Doctor Who Season 4, Episode 16: "Waters of Mars"- Review


As The Waters of Mars draws to a close, the tenth Doctor moves one step closer to his demise. Indeed, this is the second instalment of David Tennant's four-part swansong, with the actor set to take his final bow as the Time Lord in the double episode The End of Time, (set to air on the BBC over Christmas) before Matt Smith takes over the role in the New Year.


However, it's not just the audience who understand that the Doctor's days are numbered. He knows it too, with the Time Lord - for the first time - looking nervous, acting indecisively and utterly unsure of himself for much of this episode, his impending doom is playing on his mind.


We begin with the Doctor arriving on Mars, for little more than a spot of sightseeing apparently. But while taking in the scenery he stumbles across a base built by colonists from Earth and learns that the year is 2059, and that the base is Bowie Base One - the first human outpost on Mars. In command is the brilliant but slightly scary Adelaide Brooke (played superbly by Lindsay Duncan), plus an international crew of scientists.


The Doctor is immediately concerned. He realises that he's turned up on the exact day that - according to history - the base is destroyed in a massive nuclear explosion. Before he has a chance to bail, however, Captain Brooke discovers that two crew members have been infected by a mysterious alien life form that causes their skin to crack and water to gush from their bodies.


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Nov 19, 2009 8:36AM EST

It was a great episode.
The almighty Doctor is losing it.
His line: "The laws of time are mine, and they will obey me" was priceless.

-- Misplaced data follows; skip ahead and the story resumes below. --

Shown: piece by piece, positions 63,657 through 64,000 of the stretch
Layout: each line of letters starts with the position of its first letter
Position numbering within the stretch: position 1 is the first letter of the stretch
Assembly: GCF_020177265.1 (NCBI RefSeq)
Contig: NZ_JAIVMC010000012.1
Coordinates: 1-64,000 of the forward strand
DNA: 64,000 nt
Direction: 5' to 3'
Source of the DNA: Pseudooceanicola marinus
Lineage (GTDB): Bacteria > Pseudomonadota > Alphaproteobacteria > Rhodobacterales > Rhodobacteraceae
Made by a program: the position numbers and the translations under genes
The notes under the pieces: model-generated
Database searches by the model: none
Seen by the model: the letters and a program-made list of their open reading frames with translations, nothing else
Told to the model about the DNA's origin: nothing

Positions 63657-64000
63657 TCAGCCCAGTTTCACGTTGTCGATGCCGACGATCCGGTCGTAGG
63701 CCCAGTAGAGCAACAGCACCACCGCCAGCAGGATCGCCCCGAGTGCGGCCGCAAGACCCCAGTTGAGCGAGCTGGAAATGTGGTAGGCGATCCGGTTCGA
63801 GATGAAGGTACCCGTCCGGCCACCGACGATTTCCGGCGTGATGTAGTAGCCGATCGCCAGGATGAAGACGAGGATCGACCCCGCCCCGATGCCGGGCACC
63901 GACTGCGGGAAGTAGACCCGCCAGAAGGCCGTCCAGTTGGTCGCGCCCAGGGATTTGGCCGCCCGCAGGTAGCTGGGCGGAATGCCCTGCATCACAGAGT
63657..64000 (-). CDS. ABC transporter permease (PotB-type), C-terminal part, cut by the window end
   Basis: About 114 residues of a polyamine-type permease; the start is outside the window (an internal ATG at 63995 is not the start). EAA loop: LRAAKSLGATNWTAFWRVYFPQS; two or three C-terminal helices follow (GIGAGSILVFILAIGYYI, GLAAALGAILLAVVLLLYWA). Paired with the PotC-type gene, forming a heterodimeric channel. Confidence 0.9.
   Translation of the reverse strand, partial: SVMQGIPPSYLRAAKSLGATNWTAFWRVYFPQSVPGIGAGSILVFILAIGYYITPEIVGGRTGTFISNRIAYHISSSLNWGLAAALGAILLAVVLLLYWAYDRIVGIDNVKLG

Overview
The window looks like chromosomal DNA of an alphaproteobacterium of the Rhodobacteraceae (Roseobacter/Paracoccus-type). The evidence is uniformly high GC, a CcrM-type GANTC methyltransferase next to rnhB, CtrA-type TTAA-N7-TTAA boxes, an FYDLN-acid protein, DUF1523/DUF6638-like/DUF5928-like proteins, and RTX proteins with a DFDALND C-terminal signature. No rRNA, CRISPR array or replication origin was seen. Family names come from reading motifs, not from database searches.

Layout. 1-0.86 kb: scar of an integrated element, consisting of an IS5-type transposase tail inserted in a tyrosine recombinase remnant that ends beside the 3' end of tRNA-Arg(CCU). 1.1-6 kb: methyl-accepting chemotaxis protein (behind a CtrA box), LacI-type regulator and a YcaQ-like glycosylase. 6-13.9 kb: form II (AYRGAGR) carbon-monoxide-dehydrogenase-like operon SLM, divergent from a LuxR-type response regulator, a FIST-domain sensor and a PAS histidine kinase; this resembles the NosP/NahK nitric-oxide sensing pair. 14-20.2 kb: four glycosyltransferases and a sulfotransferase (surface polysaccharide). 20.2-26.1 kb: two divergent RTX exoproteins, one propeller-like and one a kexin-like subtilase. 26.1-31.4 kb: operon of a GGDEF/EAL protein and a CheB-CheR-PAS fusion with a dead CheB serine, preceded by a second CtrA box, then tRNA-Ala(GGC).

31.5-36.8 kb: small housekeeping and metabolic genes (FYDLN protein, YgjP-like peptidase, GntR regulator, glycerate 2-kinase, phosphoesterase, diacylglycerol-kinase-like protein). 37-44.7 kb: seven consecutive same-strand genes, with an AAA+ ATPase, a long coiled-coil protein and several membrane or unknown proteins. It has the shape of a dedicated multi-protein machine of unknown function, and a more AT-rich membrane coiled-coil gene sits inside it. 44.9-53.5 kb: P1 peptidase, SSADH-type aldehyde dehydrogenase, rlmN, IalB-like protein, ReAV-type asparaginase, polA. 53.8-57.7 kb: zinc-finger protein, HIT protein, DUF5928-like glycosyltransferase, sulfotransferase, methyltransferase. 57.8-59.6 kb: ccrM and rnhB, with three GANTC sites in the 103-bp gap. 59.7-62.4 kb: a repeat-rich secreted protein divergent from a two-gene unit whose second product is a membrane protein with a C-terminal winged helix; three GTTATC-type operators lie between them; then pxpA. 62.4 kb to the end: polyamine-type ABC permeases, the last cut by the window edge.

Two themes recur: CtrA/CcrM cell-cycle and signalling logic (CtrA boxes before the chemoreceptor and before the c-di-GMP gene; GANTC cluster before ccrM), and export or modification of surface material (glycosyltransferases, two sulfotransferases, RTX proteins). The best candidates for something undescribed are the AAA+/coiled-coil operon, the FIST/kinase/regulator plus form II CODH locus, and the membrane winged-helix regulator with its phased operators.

Looking forward to "The End of Time", the 10th Doctor's final chapter and the return of Donna Noble and The Master!

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Nov 22, 2009 5:01AM EST

This episode started well, went painfully boring and uninspired in the middle, and then had an utterly brilliant ending. It kind of sucks they wasted the great idea of the Doctor going a bit nuts on an episode with such ridiculous monsters and dull characters. To be honest, if it wasn't for all the praise the ending was getting on the internet, I wouldn't have bothered finishing watching it.
RTD is obviously a talented writer, but his work with Doctor Who has always been a bit hit-and-miss, and this episode showcases that inconsistency quite blatantly.

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Nov 22, 2009 5:08AM EST

That said, it's always possible RTD is saving his best ideas and most dramatic writing for the final double-episode. I'll watch it with an open mind, at least.

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Nov 23, 2009 8:14PM EST

The monsters were lame but only if you dont look at what they mean in reality. The monsters aka the waters of mars are basically the hatred and intolerance of mankind. As the doctor said water never stops it always finds a way. Same as hatred and intolerance it is always looking for a way to kill and harm your average human being. The end was perfect the doctor decided that he was more important than time and fate and that he could change what shouldve happened but the adale brooke said it was wrong what he had become and knew she shouldve died and decided it was better to die a hero than to live a lie. She knew that the universe, the future of mankind, and her family has more important than her own life so she sacrificed her life to preserve it indefinitely.
That is the point of the episode and if you cant see the beauty of it then you are too blind to be watching shows like this, I suggest you watch some reality tv.Just kidding:P

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